Hydroelectric power stations continued to become larger throughout the 20th century. Hydropower was referred to as white coal for its plenty. Hoover Dam's initial 1,345 MW power station was the world's largest hydroelectric power station in 1936; the Itaipu Dam opened in 1984 in South America as the largest, producing 14,000 MW but was surpassed in 2008 by the Three Gorges Dam in China at 22,500 MW. Hydroelectricity would supply some countries, including Norway, Democratic Republic of the Congo and Brazil, with over 85% of their electricity; the United States has over 2,000 hydroelectric power stations that supply 6.4% of its total electrical production output, 49% of its renewable electricity. The technical potential for hydropower development around the world is much greater than the actual production: the percent of potential hydropower capacity that has not been developed is 71% in Europe, 75% in North America, 79% in South America, 95% in Africa, 95% in the Middle East, 82% in Asia-Pacific.
The political realities of new reservoirs in western countries, economic limitations in the third world and the lack of a transmission system in undeveloped areas result in the possibility of developing 25% of the remaining technically exploitable potential before 2050, with the bulk of that being in the Asia-Pacific area. Some countries have developed their hydropower potential and have little room for growth: Switzerland produces 88% of its potential and Mexico 80%. Most hydroelectric power comes from the potential energy of dammed water driving a water turbine and generator; the power extracted from the water depends on the volume and on the difference in height between the source and the water's outflow. This height difference is called the head. A large pipe delivers water from the reservoir to the turbine; this method produces electricity to supply high peak demands by moving water between reservoirs at different elevations. At times of low electrical demand, the excess generation capacity is used to pump water into the higher reservoir.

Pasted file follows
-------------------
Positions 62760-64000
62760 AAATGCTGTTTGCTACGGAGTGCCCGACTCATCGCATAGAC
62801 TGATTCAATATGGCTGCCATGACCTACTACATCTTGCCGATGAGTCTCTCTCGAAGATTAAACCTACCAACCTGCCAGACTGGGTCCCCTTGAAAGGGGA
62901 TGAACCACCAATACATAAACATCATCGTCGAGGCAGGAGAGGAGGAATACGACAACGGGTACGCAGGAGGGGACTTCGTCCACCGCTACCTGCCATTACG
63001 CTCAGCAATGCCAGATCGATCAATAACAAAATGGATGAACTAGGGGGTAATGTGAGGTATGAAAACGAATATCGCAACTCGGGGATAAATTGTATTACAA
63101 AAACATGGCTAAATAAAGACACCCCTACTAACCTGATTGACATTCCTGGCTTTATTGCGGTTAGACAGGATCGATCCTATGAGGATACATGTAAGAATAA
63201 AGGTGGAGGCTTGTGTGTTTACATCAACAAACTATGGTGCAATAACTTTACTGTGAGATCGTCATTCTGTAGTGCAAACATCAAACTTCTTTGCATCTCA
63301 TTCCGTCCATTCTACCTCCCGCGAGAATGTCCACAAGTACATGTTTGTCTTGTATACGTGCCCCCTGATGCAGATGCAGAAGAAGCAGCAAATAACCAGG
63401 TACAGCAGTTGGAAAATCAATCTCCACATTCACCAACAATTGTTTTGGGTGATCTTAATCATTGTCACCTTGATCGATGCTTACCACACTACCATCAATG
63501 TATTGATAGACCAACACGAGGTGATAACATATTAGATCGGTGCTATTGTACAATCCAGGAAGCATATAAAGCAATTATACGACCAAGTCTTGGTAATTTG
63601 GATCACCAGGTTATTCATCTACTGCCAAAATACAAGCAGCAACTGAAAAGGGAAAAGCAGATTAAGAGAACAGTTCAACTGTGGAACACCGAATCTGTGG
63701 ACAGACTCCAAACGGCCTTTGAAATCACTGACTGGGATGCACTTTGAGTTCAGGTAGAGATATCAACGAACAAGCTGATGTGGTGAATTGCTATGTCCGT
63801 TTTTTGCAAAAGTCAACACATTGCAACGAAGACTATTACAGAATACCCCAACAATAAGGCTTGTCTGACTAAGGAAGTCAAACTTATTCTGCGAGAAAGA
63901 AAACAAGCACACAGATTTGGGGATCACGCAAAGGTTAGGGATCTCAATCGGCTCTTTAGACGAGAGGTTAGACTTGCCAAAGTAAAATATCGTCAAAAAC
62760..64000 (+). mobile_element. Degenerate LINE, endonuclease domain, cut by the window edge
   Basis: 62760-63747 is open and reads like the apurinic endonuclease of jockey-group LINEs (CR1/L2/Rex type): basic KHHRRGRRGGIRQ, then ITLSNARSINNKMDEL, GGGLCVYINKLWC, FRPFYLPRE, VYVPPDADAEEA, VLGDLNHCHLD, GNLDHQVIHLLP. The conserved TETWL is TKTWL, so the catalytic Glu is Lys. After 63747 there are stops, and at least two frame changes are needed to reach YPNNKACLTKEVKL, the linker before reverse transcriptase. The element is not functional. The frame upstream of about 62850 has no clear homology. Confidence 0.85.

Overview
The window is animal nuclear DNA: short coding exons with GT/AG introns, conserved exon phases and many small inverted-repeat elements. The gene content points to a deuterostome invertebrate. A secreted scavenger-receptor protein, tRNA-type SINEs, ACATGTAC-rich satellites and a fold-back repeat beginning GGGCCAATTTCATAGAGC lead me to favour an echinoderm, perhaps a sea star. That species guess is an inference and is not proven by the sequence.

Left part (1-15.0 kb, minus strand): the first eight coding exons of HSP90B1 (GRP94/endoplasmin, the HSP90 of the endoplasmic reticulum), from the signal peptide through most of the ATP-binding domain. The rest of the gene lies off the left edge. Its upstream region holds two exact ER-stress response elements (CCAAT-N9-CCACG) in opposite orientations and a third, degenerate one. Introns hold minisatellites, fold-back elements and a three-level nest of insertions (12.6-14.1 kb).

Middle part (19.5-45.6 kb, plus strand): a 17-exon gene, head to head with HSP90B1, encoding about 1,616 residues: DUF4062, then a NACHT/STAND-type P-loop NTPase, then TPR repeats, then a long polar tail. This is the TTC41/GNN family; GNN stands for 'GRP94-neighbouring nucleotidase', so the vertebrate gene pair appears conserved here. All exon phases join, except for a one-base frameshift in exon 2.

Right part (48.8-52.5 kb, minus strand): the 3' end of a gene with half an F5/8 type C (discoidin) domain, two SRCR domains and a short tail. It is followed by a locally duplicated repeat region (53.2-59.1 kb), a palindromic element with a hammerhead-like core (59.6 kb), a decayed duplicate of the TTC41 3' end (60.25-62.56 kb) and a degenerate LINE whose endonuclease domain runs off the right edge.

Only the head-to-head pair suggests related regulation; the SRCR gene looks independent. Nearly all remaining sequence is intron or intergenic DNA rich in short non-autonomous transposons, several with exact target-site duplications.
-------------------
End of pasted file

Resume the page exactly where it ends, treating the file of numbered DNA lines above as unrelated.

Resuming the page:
When the demand becomes greater, water is released back into the lower reservoir through a turbine. Pumped-storage schemes provide the most commercially important means of large-scale grid energy storage and improve the daily capacity factor of the generation system. Pumped storag
In hydrology, the inflow of a body of water is the source of the water in the body of water. It can refer to the average volume of incoming water in unit time, it is contrasted with outflow. All bodies of water have multiple inflows, but one inflow may predominate and be the largest source of water. However, in many cases, no single inflow will predominate and there will be multiple primary inflows. For a lake, the inflow may be a river or stream that flows into the lake. Inflow may be speaking, not flows, but rather precipitation, like rain. Inflow can be used to refer to groundwater recharge; the dictionary definition of inflow at Wiktionary
A monastery is a building or complex of buildings comprising the domestic quarters and workplaces of monastics, monks or nuns, whether living in communities or alone. A monastery includes a place reserved for prayer which may be a chapel, church, or temple, may serve as an oratory. Monasteries vary in size, comprising a small dwelling accommodating only a hermit, or in the case of communities anything from a single building housing only one senior and two or three junior monks or nuns, to vast complexes and estates housing tens or hundreds. A monastery complex comprises a number of buildings which include a church, cloister, library and infirmary. Depending on the location, the monastic order and the occupation of its inhabitants, the complex may include a wide range of buildings that facilitate self-sufficiency and service to the community; these may include a hospice, a school, a range of agricultural and manufacturing buildings such as a barn, a forge, or a brewery. In English usage, the term monastery is used to denote the buildings of a community of monks.